Shannonbridge, Ireland, February 16, 2021
The noted British author, thinker, and activist Paul Kingsnorth was united to Christ in holy Baptism at the Romanian Orthodox monastery in Shannonbridge, Ireland, on the feast of Christ’s Baptism on January 6 this year.
“As a Western newcomer to Orthodoxy, I have a lifetime’s learning journey ahead of me, but I already feel like I have arrived home,” he commented on this momentous step.
Kingsnorth, 49, who lives in rural Galway, Ireland, is known for both his fiction books and essays on the environment, as well as the environmental-activist Dark Mountain Project, which he founded in 2009 and directed until 2017. However, he was never a materialist, like many others in the movement, he says. Instead, he has been searching for the deeper Truth for many years.
Photo: basilica.ro “I first discovered Christian Orthodoxy four years ago when I walked into a small church in Bucharest. That powerful experience stayed with me, but I could not have known that it would lead me on a journey that would lead to me becoming a member of the Romanian Church,” Kingsnorth told the Basilica News Agency.
“I felt both joyful and peaceful afterwards … and cold! But a stronger sense that I had arrived somewhere I was meant to be. My reception into the Church has been a great privilege, and the [Romanian] community here in Ireland has been so welcoming to me and my family,” the writer said.
Father Tudor Ghiță, who baptized Kingsnorth, recalls that he impressed upon the famous writer that being a Christian is a never-ending work that should bring spiritual joy, deeper than the initial feelings of enthusiasm upon finding Orthodoxy.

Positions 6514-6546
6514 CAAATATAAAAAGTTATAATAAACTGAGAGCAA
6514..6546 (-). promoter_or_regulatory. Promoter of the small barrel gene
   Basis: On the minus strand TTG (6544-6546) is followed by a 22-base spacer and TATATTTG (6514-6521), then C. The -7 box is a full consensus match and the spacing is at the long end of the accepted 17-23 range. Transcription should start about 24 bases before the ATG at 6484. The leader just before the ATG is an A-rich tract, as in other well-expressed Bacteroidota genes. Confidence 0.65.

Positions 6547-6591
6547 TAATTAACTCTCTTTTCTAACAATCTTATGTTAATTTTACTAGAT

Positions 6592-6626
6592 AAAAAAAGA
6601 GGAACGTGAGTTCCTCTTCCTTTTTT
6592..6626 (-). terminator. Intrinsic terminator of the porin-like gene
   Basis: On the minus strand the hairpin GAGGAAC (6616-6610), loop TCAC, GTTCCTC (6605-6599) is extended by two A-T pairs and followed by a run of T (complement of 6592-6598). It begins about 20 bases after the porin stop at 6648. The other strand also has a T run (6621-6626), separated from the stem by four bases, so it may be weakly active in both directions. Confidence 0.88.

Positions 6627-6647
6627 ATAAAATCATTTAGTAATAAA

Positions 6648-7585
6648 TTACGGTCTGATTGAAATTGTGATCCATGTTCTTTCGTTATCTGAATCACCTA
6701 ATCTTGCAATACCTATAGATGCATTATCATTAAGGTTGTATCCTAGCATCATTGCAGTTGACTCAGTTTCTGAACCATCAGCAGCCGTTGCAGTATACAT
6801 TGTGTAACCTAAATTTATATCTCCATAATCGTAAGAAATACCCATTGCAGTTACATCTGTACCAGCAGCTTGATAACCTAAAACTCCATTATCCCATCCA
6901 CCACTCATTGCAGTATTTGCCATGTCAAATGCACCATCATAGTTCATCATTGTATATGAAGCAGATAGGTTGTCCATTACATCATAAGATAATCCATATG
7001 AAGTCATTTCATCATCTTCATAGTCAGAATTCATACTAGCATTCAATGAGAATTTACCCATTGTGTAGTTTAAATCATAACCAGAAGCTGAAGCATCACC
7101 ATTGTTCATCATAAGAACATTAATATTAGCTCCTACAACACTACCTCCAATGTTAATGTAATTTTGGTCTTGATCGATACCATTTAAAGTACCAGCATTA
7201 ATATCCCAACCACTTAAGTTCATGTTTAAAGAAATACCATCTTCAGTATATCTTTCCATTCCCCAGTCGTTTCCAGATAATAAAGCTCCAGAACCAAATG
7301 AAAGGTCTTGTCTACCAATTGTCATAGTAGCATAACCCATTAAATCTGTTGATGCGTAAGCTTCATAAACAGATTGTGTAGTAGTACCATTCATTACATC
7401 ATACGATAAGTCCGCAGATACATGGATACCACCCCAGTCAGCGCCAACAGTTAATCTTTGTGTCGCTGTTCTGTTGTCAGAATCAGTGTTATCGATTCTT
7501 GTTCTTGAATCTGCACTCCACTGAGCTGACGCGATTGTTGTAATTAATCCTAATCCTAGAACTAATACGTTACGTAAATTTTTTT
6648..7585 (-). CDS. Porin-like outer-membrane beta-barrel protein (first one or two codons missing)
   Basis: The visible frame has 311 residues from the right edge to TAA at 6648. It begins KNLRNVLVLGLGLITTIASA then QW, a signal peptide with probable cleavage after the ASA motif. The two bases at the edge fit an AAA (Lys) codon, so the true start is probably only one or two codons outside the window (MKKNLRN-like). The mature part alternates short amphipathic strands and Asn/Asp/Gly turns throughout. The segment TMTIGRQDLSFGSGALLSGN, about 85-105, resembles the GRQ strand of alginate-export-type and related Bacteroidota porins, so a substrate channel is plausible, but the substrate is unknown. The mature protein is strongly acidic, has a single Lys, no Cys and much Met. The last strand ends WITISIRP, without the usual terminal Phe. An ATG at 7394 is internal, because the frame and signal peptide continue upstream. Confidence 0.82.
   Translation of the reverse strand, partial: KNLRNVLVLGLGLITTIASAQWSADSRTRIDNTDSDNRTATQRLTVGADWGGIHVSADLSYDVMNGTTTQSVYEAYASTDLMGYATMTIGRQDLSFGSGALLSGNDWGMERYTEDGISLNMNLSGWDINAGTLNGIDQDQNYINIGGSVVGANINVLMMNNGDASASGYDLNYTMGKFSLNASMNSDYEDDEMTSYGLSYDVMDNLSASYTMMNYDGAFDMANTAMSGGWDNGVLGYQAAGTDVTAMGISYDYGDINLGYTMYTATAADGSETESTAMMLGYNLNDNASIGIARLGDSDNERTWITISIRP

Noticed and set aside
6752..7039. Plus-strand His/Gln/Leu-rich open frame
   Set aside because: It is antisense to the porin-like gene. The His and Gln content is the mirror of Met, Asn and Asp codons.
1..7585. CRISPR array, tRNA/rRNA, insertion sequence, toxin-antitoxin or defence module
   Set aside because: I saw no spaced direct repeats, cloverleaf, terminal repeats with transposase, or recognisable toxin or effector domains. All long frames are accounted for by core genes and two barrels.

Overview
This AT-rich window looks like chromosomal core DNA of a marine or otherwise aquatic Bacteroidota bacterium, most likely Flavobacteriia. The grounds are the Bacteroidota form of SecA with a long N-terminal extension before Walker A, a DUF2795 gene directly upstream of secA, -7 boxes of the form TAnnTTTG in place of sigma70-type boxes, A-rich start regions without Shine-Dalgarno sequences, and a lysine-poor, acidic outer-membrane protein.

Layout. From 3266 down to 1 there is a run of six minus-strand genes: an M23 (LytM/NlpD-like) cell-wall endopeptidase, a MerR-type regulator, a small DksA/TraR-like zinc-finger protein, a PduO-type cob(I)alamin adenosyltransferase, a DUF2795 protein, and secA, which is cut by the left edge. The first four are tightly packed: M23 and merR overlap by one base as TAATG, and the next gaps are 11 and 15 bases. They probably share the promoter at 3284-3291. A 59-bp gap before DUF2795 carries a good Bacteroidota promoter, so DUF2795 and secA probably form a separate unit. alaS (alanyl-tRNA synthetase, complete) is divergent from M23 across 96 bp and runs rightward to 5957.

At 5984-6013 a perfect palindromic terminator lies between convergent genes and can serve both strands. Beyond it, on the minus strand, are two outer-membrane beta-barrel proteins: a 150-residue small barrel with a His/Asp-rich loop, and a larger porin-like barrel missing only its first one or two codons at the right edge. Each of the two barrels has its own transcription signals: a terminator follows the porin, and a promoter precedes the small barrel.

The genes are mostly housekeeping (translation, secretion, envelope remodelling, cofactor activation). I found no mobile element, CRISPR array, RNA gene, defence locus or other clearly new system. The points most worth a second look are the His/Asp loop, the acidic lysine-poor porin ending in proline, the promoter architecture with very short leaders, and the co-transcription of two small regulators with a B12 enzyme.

On his own website, Kingsnorth writes that he was on a long spiritual search that led him through Zen Buddhism, Taoism, mythology, Sufism, traditionalism, Wicca, and various other practices. However, something was always missing.
Then, in 2020, as the world was turned upside down, so was I. Unexpectedly, and initially against my will, I found myself being pulled determinedly towards Christianity. It’s a long story, which I might tell one day. Suffice it to say that I started the year as an eclectic eco-pagan with a long-held, unformed ache in my heart, and ended it a practicing Christian, the ache gone and replaced by the thing that, all along, I turned out to have been looking for. In January 2021 I was baptised and received into the Eastern Orthodox Church. I don’t know where the path leads from here, but at last I know how to walk it.
Rod Dreher, an Orthodox author and admirer of Kingsnorth, who once recommended him to read Kyriacos Markide’s The Mountain of Silence, writes that, “Paul is different. He sees the emptiness of our mechanical civilization with much wiser and more searching eyes than Houellebecq, but he also has hope, because even before he was a Christian, Paul believed in the sacred. He sensed the presence of the divine immanent in nature. He only needed to make contact with the Source.”
In September, OrthoChristian reported that Orthodox actor and musician Jonathan Jackson moved to Ireland to help support the newly-established Monastery of the Life-Giving Spring Romanian Orthodox Monastery in Shannonbridge.
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